There is a Zenith college blog I read regularly, in part because they once linked me and in part because, in addition to its role as a bulletin board for campus events, it has very funny posts from time to time, and is an excellent example of how well students write when they are allowed to do things that please them. Sometimes I think I should teach a class where, instead of turning in papers, students all do blogs instead, except if I made them do it, it wouldn't be their choice anymore and I would ruin blogging for them too.
Anyway. Previous to a live band event traditionally held after the last day of classes called Spring Fling, there was a post on this Zenith blog explaining how Public Safety was going to police student drinking and smoking through a system of barriers and wristbands. It also explained that it would be difficult to impossible to evade the ban by burying kegs, since Public Safety would also have metal detectors to locate them (unless they were made from plastic) previous to the start of festivities.
I thought they were kidding. I really, really thought they were kidding. But it turns out, unless they are pulling our leg, as you can see from the picture on the left the Zenith bloggers were not kidding, and the little scamps do bury kegs in the designated area to evade the drinking regulations. These rules, for those of us in the overaged audience who may not comprehend, mean you can't drink if you are under age and don't have a wristband; or if you do have a wristband, not bringing in a greater volume of alcoholic beverages than one person can reasonable consume. Which would be, frankly, two or three beers. Unless you drank those beers in an hour or less, in which case that would not be reasonable. Or if you drank them over six hours in which case it would be less than reasonable. Or unless you were on acid, in which case (if I remember correctly and of course, I couldn't, could I?) you could really drink a lot of beers for about twelve hours and it wouldn't affect you much at all, in the scheme of things, as long as you stayed in one place. You figure it out.
And like squirrels, apparently students sometimes forget where they have buried the keg. I'm only glad Public Safety did find it, otherwise wouldn't kegs start exploding as they froze over the winter and then began to thaw next spring? One can only imagine the carnage. And the waste of cheap beer.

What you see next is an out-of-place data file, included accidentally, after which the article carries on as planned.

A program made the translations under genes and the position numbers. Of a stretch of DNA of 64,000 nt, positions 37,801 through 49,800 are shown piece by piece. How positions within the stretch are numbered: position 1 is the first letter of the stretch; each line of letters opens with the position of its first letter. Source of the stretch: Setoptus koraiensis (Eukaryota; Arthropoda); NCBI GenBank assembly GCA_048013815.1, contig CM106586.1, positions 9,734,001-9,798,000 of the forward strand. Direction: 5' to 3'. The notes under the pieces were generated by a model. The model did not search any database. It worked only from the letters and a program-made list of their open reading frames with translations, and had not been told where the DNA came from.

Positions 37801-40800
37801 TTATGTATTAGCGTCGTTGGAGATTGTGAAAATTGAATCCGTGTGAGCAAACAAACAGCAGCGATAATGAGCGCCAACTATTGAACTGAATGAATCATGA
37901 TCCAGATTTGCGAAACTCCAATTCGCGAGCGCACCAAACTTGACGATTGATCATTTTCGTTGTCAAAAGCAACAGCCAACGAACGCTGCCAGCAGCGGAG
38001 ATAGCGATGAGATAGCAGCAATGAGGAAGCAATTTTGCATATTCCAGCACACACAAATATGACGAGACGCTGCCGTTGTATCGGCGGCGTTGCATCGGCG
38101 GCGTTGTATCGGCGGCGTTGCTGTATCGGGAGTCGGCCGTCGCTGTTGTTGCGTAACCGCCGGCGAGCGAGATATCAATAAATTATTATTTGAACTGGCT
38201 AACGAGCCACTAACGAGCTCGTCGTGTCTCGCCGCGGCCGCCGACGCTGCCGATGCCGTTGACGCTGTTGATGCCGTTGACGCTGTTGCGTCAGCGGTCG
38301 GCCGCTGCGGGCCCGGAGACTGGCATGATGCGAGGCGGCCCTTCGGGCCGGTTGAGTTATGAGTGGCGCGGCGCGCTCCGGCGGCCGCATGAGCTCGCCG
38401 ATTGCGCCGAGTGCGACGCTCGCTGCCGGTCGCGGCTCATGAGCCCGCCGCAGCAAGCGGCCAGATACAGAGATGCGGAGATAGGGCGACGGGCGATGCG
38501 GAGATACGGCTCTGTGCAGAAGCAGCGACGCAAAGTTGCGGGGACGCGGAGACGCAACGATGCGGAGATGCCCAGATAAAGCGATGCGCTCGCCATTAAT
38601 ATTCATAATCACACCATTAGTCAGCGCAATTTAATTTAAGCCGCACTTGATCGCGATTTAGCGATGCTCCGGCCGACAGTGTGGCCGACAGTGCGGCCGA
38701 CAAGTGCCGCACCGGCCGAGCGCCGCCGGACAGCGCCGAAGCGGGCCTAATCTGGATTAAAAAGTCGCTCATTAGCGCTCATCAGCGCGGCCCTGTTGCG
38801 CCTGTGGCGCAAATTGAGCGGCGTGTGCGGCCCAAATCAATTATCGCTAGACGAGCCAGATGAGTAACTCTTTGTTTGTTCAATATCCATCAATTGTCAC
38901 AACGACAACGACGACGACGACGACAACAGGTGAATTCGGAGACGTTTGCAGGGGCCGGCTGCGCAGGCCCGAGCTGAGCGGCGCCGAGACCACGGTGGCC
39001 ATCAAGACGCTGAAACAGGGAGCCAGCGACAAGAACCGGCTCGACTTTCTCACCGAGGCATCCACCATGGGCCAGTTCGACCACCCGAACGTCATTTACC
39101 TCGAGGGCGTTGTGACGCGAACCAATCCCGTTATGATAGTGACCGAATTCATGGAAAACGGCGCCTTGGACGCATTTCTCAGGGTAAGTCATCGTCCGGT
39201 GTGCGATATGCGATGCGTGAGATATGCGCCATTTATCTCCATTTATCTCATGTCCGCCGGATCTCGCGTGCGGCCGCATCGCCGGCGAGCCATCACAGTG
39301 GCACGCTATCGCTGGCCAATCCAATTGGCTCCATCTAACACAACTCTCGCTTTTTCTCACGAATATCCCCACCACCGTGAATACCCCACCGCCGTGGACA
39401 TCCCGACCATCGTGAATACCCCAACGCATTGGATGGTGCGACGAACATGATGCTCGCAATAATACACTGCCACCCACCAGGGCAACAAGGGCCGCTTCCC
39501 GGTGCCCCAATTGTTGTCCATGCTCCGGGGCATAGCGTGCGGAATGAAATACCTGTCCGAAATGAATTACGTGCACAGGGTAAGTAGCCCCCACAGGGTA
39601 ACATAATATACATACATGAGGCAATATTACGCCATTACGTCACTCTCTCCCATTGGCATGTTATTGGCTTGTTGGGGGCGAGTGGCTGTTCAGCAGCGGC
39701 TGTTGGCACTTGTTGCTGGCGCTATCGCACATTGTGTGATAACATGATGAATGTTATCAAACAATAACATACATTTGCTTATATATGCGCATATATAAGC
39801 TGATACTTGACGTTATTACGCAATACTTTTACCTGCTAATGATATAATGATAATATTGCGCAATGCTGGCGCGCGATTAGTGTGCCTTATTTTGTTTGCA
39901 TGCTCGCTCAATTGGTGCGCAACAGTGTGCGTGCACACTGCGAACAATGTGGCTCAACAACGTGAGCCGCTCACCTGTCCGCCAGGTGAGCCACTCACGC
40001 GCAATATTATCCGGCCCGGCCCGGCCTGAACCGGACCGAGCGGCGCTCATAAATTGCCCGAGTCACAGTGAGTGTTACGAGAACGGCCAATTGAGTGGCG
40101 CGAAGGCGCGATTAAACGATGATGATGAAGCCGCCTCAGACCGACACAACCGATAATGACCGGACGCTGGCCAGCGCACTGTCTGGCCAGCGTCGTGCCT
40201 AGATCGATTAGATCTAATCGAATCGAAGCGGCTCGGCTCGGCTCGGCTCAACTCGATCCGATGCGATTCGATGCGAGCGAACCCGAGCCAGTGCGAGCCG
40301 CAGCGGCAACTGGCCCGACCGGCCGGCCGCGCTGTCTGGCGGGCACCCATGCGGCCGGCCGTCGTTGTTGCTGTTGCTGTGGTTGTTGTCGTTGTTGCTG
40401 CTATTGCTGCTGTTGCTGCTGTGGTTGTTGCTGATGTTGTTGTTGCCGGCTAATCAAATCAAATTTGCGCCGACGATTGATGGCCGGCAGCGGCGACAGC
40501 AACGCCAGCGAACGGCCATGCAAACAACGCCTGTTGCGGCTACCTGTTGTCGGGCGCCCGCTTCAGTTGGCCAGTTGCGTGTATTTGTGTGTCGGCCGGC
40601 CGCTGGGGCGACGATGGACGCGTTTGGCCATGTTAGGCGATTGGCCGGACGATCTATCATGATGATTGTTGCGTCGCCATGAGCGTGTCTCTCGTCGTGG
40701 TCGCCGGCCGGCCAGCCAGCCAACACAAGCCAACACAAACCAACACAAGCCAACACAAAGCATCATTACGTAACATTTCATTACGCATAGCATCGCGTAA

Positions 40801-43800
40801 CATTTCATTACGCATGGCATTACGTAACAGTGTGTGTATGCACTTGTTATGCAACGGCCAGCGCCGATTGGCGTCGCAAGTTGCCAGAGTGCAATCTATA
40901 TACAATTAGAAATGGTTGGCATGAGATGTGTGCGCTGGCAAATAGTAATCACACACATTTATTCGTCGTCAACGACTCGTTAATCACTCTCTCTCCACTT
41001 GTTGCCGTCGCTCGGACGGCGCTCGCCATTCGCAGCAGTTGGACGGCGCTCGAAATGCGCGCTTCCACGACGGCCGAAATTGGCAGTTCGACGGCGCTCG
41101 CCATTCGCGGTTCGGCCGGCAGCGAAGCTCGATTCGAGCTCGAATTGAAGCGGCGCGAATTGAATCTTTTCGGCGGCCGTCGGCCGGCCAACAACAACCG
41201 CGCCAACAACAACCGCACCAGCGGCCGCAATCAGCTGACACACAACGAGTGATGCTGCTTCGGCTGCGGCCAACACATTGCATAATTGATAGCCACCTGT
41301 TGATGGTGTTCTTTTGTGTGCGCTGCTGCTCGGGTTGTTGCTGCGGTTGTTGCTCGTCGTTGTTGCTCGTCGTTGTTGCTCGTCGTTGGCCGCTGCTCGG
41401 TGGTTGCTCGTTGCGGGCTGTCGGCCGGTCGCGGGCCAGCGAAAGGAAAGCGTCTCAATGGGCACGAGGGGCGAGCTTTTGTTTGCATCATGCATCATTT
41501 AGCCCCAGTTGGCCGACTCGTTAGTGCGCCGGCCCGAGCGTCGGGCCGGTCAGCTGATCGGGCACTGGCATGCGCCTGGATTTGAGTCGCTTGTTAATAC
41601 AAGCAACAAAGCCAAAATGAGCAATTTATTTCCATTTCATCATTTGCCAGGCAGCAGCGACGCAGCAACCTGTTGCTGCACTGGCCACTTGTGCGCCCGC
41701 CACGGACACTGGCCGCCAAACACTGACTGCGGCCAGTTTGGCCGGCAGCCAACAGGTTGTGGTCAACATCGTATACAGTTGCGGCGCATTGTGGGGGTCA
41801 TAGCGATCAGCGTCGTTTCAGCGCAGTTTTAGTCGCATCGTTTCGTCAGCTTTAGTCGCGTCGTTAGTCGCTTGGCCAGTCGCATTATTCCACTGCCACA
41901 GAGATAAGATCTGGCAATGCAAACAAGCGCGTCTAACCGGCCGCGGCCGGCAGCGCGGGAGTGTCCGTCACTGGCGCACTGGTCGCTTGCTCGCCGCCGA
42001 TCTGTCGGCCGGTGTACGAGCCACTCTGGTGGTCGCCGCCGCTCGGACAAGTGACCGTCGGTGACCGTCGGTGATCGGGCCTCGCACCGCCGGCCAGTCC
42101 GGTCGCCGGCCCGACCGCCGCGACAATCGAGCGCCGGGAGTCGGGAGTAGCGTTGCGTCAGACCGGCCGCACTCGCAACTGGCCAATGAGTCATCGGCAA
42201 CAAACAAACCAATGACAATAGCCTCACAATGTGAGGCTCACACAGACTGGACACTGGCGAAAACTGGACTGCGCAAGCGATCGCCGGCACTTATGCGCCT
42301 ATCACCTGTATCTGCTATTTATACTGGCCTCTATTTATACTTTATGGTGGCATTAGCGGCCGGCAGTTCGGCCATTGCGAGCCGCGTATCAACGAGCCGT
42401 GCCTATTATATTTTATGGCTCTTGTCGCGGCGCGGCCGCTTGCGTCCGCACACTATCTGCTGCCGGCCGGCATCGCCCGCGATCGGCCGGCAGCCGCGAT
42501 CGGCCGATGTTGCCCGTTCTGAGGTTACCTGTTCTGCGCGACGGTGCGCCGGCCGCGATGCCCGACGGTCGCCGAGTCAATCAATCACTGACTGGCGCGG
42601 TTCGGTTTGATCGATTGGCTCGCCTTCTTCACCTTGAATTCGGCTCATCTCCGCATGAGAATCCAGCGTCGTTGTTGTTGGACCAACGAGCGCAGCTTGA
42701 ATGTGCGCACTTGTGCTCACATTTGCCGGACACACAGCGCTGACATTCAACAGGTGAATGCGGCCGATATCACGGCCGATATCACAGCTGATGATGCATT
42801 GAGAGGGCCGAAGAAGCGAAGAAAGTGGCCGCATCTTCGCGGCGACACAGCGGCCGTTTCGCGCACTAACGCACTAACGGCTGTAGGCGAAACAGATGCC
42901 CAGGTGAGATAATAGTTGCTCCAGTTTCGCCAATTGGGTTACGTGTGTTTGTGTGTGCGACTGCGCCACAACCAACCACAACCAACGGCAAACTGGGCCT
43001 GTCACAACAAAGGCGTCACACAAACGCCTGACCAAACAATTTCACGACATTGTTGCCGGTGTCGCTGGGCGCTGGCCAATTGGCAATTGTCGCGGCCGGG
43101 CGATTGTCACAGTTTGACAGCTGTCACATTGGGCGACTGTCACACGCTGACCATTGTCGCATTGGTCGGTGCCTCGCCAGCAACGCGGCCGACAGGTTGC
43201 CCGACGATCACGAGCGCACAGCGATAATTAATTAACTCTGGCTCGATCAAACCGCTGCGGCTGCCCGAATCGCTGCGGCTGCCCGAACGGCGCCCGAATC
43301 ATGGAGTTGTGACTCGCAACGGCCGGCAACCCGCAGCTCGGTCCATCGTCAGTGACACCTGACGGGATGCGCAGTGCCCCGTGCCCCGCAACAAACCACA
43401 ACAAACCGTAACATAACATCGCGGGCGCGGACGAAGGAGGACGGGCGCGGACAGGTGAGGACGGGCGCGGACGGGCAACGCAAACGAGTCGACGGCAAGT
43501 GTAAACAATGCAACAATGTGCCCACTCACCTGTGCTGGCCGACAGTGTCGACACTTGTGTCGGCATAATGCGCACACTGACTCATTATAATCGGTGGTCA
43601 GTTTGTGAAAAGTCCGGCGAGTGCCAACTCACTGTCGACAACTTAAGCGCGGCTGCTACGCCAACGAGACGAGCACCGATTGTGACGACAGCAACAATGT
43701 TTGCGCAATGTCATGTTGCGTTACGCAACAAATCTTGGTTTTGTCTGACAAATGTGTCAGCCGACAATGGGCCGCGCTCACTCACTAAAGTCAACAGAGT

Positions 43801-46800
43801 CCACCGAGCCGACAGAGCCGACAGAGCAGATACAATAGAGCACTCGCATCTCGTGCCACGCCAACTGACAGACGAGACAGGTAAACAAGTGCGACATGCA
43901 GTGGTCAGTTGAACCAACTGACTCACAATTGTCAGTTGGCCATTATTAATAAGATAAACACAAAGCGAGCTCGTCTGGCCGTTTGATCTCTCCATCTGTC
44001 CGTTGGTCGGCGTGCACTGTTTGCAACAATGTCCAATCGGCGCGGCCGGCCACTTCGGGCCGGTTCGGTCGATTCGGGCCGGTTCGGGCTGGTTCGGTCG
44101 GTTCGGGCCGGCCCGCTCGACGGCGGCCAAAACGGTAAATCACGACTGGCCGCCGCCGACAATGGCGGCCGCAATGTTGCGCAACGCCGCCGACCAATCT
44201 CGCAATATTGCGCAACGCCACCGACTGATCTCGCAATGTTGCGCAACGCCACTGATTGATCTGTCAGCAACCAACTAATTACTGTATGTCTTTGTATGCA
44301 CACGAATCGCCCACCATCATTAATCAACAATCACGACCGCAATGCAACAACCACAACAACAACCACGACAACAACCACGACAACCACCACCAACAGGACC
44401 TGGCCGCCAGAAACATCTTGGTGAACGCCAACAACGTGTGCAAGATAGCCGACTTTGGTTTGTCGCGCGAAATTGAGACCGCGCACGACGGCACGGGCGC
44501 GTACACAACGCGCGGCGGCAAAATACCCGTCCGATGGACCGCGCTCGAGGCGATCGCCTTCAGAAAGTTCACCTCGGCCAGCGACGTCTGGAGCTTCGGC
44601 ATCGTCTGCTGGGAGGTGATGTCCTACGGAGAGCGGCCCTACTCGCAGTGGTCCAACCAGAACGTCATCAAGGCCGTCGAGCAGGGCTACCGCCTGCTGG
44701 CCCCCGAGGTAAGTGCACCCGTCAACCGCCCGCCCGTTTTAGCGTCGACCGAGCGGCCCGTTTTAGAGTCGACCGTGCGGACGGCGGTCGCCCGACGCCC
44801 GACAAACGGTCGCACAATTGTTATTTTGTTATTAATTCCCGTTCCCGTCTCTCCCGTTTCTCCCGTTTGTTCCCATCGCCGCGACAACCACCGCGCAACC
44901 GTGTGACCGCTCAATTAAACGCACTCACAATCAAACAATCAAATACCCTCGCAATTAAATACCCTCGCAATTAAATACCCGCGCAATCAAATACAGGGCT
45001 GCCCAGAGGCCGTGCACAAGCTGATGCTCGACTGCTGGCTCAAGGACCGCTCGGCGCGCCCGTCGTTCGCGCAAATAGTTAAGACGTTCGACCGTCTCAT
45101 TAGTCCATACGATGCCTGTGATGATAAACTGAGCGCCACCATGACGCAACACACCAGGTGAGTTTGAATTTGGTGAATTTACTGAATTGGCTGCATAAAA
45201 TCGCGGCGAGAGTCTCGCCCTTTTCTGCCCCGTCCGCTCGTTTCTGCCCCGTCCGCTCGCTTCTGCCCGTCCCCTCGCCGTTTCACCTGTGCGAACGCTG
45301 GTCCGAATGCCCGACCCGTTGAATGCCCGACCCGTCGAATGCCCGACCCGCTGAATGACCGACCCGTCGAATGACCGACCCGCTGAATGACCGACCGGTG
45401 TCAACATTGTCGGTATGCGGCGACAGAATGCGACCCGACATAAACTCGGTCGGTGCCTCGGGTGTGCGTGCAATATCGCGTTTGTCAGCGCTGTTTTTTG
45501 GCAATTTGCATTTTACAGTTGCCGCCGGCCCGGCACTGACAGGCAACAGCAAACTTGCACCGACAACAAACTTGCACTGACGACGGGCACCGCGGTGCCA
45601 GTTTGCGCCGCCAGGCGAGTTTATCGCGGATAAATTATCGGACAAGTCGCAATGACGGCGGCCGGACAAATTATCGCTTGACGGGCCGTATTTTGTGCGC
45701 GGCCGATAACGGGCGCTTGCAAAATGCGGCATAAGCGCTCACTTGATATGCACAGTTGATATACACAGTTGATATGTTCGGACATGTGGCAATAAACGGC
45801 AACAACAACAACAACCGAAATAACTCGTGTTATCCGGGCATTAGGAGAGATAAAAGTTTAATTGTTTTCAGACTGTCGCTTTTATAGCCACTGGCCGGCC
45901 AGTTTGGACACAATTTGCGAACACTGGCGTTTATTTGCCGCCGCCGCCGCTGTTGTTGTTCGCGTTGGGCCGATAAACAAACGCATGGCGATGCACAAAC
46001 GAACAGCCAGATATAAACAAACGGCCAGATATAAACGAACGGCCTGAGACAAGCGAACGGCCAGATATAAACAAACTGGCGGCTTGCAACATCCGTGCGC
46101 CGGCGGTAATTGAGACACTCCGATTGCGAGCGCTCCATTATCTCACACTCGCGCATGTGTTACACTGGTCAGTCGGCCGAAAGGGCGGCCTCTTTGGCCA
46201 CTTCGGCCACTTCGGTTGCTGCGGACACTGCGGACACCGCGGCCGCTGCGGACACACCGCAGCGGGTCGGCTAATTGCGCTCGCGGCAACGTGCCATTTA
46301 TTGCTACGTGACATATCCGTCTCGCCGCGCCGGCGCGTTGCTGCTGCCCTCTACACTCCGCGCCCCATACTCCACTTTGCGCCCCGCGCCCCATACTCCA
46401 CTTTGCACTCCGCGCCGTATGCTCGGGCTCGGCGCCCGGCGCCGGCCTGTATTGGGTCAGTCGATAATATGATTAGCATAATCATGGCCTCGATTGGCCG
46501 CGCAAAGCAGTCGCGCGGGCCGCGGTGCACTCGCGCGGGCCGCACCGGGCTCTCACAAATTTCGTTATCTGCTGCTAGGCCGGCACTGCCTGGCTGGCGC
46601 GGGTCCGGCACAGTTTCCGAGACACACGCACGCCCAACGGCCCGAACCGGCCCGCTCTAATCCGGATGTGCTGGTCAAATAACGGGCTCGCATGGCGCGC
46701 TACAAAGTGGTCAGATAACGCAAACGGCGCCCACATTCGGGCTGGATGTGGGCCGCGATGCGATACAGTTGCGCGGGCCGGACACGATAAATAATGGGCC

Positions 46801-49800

Now I am sure this is my opportunity to piss off a number of people at Zenith who are tasked with policing the students' moral habits, people who do not wish to be mocked for merely doing their job. But -- and I will say this in the most neutral way I can -- I think that policing student drinking is a huge waste of time and is probably responsible for students drinking more, and less safely, than they have since the nineteenth century because they learn to drink by sneaking around and getting blasted in private. Which makes college a lot like high school. Or being Judy Garland, minus the Dexedrine and the crowds of adoring gay men.
And it is worth pointing out, as I am a professional historian and my social role is to remind people of why they do things, that these drinking rules did not come about because we believed in them as educators. No, no, no. In fact, we liked going out for a beer with our students after seminar to keep the conversation going in a less formal way, something we are no longer permitted to do, even as we are exhorted to spend more quality time with our students. Student drinking as a respectable way of whiling away the hours (and, I might add, activity to be done sometimes with adults who could model restraint) was ended as part of a general attack on "the counterculture" and higher education that acompanied the conservative counterrevolution of the 1980's. The only reason we police student drinking now is that in his first administration, Ronald Reagan forced states to raise the drinking age to 21 or risk losing their federal highways money. And then in the second administration, Reagan forced institutions of higher education to adopt strict drug and alcohol policies or risk losing *their* federal money. And this meant that colleges like Zenith became responsible, and culpable, for student inebriation and chemical indulgence.
I am sure Zenith's policies are no less incoherent than anyone else's, but isn't it time to ackowledge that policing student drinking has failed miserably? That it is a sham? A finger-wagging Potemkin Policy that stands in for real engagement with the young?
Not that conservatives think the state should interfere in anyone's private business you understand. Which is good because, according to government sources, it appears that the implementation of all these new rules have almost exactly correllated with a dramatic increase in substance abuse on college campuses.
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